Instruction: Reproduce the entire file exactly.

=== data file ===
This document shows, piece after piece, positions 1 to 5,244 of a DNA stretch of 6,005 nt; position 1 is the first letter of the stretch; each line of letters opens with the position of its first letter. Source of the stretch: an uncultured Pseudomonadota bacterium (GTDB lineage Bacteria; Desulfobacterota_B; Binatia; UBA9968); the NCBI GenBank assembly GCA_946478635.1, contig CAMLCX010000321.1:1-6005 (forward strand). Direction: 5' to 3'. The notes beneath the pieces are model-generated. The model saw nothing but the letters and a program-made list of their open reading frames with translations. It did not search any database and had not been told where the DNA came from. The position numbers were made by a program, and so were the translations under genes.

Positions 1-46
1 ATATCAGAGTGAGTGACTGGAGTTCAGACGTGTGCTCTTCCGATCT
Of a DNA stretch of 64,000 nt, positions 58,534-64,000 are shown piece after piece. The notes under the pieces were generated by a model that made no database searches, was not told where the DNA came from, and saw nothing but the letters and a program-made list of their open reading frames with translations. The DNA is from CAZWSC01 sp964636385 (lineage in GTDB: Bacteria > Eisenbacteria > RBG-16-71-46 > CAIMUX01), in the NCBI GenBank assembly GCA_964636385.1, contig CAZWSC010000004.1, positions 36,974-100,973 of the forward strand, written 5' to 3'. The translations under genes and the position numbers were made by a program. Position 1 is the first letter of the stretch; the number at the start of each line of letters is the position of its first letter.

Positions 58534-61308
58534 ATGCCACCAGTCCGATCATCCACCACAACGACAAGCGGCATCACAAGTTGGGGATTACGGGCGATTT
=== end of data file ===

This document shows, piece after piece, positions 1 to 5,244 of a DNA stretch of 6,005 nt; position 1 is the first letter of the stretch; each line of letters opens with the position of its first letter. Source of the stretch: an uncultured Pseudomonadota bacterium (GTDB lineage Bacteria; Desulfobacterota_B; Binatia; UBA9968); the NCBI GenBank assembly GCA_946478635.1, contig CAMLCX010000321.1:1-6005 (forward strand). Direction: 5' to 3'. The notes beneath the pieces are model-generated. The model saw nothing but the letters and a program-made list of their open reading frames with translations. It did not search any database and had not been told where the DNA came from. The position numbers were made by a program, and so were the translations under genes.

Positions 1-46
1 ATATCAGAGTGAGTGACTGGAGTTCAGACGTGTGCTCTTCCGATCT
Of a DNA stretch of 64,000 nt, positions 58,534-64,000 are shown piece after piece. The notes under the pieces were generated by a model that made no database searches, was not told where the DNA came from, and saw nothing but the letters and a program-made list of their open reading frames with translations. The DNA is from CAZWSC01 sp964636385 (lineage in GTDB: Bacteria > Eisenbacteria > RBG-16-71-46 > CAIMUX01), in the NCBI GenBank assembly GCA_964636385.1, contig CAZWSC010000004.1, positions 36,974-100,973 of the forward strand, written 5' to 3'. The translations under genes and the position numbers were made by a program. Position 1 is the first letter of the stretch; the number at the start of each line of letters is the position of its first letter.

Positions 58534-61308
58534 ATGCCACCAGTCCGATCATCCACCACAACGACAAGCGGCATCACAAGTTGGGGATTACGGGCGATTT